Sen. Grassley Believes EQUAL Act Halts Criminal Justice Reform

Sen. Grassley Believes EQUAL Act Halts Criminal Justice Reform

Earlier this week, the U.S. House passed the EQUAL Act. With the EQUAL Act, a bipartisan group of lawmakers aims to finally bring to an end the disparity in sentencing between offenses involving crack and powder cocaine. This disparity has racially discriminatory origins dating back to the “War on Drugs” from the 1980s. And it has predominantly harmed Black Americans more than anyone else. But, according to U.S. Senator Chuck Grassley (R-IA), the EQUAL Act could tank criminal justice reform as a whole.

According to reporting by James Lynch with the Gazette Des Moines Bure published in The Courier, fixing the disparity in cocaine sentencing will “bring down the whole package” of criminal justice reform that U.S. Senator Dick Durbin (D-IL) and he are working on. According to Sen. Grassley, solving this problem that has primarily harmed Black Communities is too far for Judiciary Committee Republicans. In fact, he said, it’ll be a problem for “the caucus as a whole” during his call with Iowa reporters. While he did say there was “a possibility of reducing the 18 to 1 differential we have now,” Grassley didn’t offer any other details.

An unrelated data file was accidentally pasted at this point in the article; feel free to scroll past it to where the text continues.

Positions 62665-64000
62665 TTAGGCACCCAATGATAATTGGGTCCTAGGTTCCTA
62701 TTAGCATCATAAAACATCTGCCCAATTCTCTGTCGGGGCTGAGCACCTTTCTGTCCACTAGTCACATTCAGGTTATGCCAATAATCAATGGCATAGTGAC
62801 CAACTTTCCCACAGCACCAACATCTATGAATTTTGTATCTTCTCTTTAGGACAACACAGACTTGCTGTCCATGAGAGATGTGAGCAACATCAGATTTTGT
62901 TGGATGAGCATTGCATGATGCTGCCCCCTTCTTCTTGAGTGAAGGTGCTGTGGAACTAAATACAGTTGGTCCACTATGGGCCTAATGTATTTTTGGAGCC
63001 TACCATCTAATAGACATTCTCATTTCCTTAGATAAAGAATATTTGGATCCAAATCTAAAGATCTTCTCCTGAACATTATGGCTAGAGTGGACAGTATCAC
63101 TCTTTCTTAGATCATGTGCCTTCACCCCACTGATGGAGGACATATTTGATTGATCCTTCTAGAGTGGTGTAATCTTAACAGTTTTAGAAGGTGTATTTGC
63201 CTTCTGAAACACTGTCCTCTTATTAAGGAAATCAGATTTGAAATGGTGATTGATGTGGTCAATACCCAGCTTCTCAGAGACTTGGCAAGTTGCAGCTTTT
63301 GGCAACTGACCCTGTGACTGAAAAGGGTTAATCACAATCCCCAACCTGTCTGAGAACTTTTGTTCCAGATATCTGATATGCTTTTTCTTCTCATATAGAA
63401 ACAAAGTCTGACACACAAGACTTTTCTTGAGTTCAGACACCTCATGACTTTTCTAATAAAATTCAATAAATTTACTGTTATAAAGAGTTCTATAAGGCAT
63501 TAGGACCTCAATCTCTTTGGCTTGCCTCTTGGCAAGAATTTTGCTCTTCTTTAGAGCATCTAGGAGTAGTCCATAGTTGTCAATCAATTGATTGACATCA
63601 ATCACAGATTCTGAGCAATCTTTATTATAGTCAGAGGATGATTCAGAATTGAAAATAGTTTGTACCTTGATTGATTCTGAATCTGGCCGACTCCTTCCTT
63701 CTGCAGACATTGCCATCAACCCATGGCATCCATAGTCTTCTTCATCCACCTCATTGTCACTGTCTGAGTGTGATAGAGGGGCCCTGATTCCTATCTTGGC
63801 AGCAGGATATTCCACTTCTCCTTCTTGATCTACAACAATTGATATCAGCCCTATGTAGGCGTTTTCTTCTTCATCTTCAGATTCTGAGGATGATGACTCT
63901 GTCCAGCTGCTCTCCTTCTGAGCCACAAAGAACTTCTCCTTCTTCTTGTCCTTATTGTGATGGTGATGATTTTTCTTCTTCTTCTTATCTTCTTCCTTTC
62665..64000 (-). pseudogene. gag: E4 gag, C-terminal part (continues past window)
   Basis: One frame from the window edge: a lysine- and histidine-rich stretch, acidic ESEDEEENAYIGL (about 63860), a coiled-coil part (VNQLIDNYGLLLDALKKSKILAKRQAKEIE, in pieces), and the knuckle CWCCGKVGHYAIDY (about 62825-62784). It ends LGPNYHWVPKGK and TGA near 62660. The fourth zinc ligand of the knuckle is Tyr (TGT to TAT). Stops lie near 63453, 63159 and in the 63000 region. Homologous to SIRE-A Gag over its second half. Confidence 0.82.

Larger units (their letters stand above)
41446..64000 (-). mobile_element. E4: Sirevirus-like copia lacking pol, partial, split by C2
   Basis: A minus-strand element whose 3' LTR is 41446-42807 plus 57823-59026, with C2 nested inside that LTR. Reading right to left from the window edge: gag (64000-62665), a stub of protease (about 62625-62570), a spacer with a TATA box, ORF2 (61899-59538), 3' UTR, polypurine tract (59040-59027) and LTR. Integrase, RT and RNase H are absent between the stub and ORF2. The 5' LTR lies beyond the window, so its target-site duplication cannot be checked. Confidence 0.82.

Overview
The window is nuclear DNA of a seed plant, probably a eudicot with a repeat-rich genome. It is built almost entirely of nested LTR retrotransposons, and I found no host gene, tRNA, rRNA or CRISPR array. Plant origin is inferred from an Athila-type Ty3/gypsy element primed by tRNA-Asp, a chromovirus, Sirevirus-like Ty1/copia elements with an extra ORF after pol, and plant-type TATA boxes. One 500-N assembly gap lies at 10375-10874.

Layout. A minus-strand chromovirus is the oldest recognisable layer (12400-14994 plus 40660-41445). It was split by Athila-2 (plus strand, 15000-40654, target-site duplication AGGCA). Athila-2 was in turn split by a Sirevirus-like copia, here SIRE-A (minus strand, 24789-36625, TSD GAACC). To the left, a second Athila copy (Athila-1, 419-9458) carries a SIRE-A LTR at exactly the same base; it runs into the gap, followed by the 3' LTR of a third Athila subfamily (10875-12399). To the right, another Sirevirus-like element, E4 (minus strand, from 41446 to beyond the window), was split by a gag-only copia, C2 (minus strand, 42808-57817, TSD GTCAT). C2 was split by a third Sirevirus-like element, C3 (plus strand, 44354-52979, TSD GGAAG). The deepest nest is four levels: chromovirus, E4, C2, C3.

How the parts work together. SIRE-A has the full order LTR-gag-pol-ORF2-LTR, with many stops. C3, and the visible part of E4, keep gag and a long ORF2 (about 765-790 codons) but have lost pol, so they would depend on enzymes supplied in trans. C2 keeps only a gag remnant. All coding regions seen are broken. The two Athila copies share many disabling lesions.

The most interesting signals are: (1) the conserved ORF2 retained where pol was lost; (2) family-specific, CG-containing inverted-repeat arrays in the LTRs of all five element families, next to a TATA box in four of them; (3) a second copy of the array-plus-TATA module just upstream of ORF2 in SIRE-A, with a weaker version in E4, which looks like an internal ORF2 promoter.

Sen. Grassley says that the EQUAL Act will “bring down the whole package….”

But the U.S. House overwhelmingly passed the EQUAL Act on a bipartisan basis with a vote of 361-66. The House is currently split with 220 Democrats and 212 Republicans, making a 361-66 vote an unequivocal endorsement of the measure across party lines. The EQUAL Act already has support from the Biden Administration, meaning just the U.S. Senate stands in the way of this reform. Even Sen. Grassley’s own website boasts about the broad public support from voters in both political parties.

This development is undoubtedly a let down. But it was also predictable. Despite often being the leading voice of Republicans when it comes to criminal justice reform, Sen. Grassley has often struggled to get his Republican colleagues to support reform measures that are overwhelmingly supported by the general public. It seems this could be another example.

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